Electro-magnetic source imaging using realistic head models

Akalın Acar, Zeynep
Electro-Magnetic Source Imaging (EMSI) is the estimation of the position, orientation and strength of active electrical sources within the brain from electrical and magnetic measurements. For an accurate source localization, the head model must correctly represent the electrical and geometrical properties of the head. To solve the forward problem using realistic head models numerical techniques must be used. This work uses the Boundary Element Method (BEM) for solving the forward problem. The accuracy of the existing BEM formulation is improved by using second order elements, recursive integration and the isolated problem approach (IPA). Two new formulations are developed to improve the solution speed by computing transfer matrices for EEG and MEG solutions. The IPA formulation is generalized and integrated into the accelerated BEM algorithm. Once the transfer matrices are computed, the forward solutions take about 300 ms for a 256 sensor EEG and MEG system. The head model used in the BEM solutions is constructed by segmenting three dimensional multimodal magnetic resonance images. For segmentation, a semi-automatic hybrid algorithm is developed that makes use of snakes, morphological operations, thresholding and region growing. The mesh generation algorithm allows intersecting tissue compartments. For the inverse problem solution genetic algorithm (GA) is used to search for a given number of dipoles. Source localization with simulated data show that the localization error is within 1.1 mm for EEG and 1.2 mm for MEG when SNR is 10 on a realistic model with 7 compartments. When a single-dipole source in a realistic model is explored using a best-fit spherical model, the localization errors increase up to 8.5 mm for EEG and 7 mm for MEG. Similar tests are also performed with multiple dipoles. It was observed that realistic models provide definitely more accurate results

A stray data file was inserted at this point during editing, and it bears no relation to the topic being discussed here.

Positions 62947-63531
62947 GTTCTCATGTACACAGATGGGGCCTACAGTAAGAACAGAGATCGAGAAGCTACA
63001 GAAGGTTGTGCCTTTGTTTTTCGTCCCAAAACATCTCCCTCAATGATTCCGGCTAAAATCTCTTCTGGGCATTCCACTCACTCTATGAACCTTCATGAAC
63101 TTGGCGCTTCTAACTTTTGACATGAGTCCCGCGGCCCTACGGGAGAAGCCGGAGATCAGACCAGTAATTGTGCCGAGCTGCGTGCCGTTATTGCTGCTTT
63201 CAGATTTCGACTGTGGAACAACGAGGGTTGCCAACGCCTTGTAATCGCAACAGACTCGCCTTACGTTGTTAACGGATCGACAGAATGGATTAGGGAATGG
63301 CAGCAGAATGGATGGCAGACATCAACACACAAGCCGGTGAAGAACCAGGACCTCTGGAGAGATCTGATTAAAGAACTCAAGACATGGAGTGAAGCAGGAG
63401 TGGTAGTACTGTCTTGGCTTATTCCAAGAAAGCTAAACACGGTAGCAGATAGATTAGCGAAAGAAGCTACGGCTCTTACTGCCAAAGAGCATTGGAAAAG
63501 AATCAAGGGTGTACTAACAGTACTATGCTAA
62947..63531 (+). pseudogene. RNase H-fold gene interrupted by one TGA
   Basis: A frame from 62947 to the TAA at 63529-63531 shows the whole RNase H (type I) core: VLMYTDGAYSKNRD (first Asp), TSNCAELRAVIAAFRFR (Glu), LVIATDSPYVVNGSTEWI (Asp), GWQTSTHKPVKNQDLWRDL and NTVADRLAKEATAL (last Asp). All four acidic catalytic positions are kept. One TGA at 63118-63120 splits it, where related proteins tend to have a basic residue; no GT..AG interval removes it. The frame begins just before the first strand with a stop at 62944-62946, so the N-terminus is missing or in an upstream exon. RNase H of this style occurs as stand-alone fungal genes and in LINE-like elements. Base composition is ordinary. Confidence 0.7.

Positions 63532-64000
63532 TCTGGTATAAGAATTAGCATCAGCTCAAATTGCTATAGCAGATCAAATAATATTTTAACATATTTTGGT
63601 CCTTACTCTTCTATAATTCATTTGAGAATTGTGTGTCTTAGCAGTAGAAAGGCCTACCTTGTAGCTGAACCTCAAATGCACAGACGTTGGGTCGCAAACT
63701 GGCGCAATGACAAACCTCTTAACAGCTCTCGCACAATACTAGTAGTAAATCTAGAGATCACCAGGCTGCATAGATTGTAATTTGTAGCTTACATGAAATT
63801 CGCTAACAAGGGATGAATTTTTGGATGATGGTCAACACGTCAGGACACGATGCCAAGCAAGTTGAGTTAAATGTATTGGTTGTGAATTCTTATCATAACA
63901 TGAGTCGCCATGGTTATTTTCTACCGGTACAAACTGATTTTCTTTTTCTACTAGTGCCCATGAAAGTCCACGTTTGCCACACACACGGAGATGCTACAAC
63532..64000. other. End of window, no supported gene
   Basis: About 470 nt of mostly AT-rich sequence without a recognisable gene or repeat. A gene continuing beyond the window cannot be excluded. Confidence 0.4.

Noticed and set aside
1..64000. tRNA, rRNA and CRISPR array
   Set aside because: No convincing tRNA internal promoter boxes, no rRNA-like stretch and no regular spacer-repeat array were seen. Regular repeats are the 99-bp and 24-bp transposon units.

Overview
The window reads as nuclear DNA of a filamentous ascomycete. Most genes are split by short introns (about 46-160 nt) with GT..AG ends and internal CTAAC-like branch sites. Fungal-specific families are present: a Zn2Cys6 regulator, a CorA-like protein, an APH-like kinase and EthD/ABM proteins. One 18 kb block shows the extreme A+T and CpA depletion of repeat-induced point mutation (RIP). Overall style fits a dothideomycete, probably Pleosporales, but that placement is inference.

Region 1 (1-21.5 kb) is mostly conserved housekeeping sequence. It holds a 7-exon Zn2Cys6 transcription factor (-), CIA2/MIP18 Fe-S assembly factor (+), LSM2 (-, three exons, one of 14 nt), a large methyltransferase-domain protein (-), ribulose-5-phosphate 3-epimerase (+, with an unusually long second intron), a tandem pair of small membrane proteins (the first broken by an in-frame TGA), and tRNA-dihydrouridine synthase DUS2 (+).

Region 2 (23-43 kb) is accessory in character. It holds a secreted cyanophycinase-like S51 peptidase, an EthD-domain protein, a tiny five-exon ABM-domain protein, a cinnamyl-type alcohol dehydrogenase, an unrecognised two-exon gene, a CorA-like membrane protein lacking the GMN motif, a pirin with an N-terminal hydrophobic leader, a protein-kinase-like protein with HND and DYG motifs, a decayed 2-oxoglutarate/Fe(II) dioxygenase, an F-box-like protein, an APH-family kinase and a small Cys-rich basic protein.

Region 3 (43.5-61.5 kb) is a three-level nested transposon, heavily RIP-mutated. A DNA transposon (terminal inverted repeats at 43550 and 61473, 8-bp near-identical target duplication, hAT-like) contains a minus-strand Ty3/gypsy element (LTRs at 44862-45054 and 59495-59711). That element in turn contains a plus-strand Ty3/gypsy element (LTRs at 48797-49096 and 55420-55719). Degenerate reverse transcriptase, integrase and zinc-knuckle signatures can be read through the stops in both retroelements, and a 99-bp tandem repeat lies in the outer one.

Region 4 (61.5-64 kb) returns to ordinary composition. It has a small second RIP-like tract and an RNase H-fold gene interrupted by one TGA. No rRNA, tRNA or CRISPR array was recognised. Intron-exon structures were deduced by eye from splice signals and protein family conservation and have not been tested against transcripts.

Citation Formats
Z. Akalın Acar, “Electro-magnetic source imaging using realistic head models,” Ph.D. - Doctoral Program, Middle East Technical University, 2005.